Is science sometimes in danger of getting tunnel vision? Recently published ebook author, Ian Miller, looks at other possible theories arising from data that we think we understand. Can looking problems in a different light give scientists a different perspective?

Science Funding

A comment on a previous post suggested the process of science funding was faulty, so I thought I should comment on a situation that is occurring here (New Zealand). I have no idea how general this is, but I think it is serious, not because of what is happening, but rather what is not happening. If scientists wish to keep being funded from the public purse, I think they have to make certain the outward perception is one of dynamism and value and that the money is advancing something.
About a year ago, the Prime Minister announced that the government would put an additional sum (about 4% of science budget, plus or minus quite a bit because of certain vagueness in the announcement) for the express purpose of doing something new. He then asked the public to submit challenges for this money. So far, surprisingly good! For once, the public is involved! We can always quibble about the amount of money, but recall that right now we have something resembling an economic crisis throughout the world, particularly relating to government debts, so such quibbles border on the pathetic. We should be grateful for what comes!
The problem soon surfaced. A large number of challenges were submitted, and an expert committee was set up to sort through these. Eventually, ten were published as successful. My guess is that none of these were actually submitted by the public, because they all looked like they came from a committee. Like motherhood and apple pie, you could hardly dispute that they were important, but on the other hand, there was a total lack of originality, incisiveness, etc. What I suspect happened is that the best of what was received was put into a blender and mush emerged. While it may be quite reasonable to blend in everyone's ideas, on closer analysis, it ended up appearing to be “feel-good” money to be spread around existing science organizations to continue doing more or less what they were doing. This image was not helped when I heard on a radio program a representative say this work was important, and just because such programs already had funding, that was no reason not to spend more money on them.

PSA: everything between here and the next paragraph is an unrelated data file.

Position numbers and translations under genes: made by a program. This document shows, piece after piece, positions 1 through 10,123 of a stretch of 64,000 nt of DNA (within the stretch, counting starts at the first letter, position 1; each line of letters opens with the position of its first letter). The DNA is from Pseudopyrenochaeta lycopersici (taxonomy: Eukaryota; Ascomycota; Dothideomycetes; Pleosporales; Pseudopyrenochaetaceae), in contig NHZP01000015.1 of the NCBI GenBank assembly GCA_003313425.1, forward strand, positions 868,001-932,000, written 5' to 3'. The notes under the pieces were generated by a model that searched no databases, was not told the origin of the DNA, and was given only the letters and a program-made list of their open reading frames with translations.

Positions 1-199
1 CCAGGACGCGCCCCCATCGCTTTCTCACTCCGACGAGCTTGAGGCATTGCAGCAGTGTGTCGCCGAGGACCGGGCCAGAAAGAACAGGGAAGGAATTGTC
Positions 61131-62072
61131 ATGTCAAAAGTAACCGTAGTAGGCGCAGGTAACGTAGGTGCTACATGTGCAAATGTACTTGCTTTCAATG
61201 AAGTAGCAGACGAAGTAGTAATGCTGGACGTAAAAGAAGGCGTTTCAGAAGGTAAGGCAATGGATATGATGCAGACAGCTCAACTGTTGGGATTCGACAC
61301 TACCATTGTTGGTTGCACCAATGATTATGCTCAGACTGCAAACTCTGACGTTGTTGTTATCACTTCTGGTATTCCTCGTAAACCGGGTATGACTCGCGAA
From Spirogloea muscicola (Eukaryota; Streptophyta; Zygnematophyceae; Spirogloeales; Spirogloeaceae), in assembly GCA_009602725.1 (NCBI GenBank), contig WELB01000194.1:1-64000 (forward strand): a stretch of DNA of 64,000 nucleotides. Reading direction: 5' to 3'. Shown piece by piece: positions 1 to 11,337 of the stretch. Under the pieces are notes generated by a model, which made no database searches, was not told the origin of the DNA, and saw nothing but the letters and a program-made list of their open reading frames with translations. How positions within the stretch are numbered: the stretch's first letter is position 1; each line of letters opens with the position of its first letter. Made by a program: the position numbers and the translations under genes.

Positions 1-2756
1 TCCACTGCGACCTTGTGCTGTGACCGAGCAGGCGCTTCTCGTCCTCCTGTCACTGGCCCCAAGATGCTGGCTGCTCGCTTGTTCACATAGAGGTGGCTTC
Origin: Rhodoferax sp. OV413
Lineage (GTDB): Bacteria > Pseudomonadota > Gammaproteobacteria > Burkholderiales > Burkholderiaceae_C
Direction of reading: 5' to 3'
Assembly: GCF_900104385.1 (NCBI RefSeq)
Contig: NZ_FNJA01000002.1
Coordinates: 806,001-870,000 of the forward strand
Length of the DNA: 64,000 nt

That is all very well, but I think there were several negatives from this. The first is, a number of citizens spent quite a bit of their own time putting together challenges, and wading through the “bureaucratic-speak”, and I feel they deserve better than to be simply ignored later. If nothing else, a response thanking them for their efforts, and explaining why what was accepted was felt to be more important than what they submitted. Most people would accept the concept that if someone put in something that was reasonably more important, it should win. The second main one is that it looks as if the original purpose has been subverted for the benefit of institutions. The third one is that the winners are so vague they cannot be measured, therefore there is no way that the government can later say the exercise was a success. These are very important reasons. Scientists have to accept that it is important to carry the public with them, and when the government gives money, it is important to give the government something to promote now and boast about later. As yet, no money has been allocated. What I think should happen is when it is allocated, it is done so with public fanfare, to give the impression that something good could arise from this. What should not happen is that the allocation gets buried in a pile of bureaucratic files. I do not know how general this problem is, but I do not see a lot of platform-building for science going on anywhere.
Posted by Ian Miller on Jun 10, 2013 12:38 AM Europe/London

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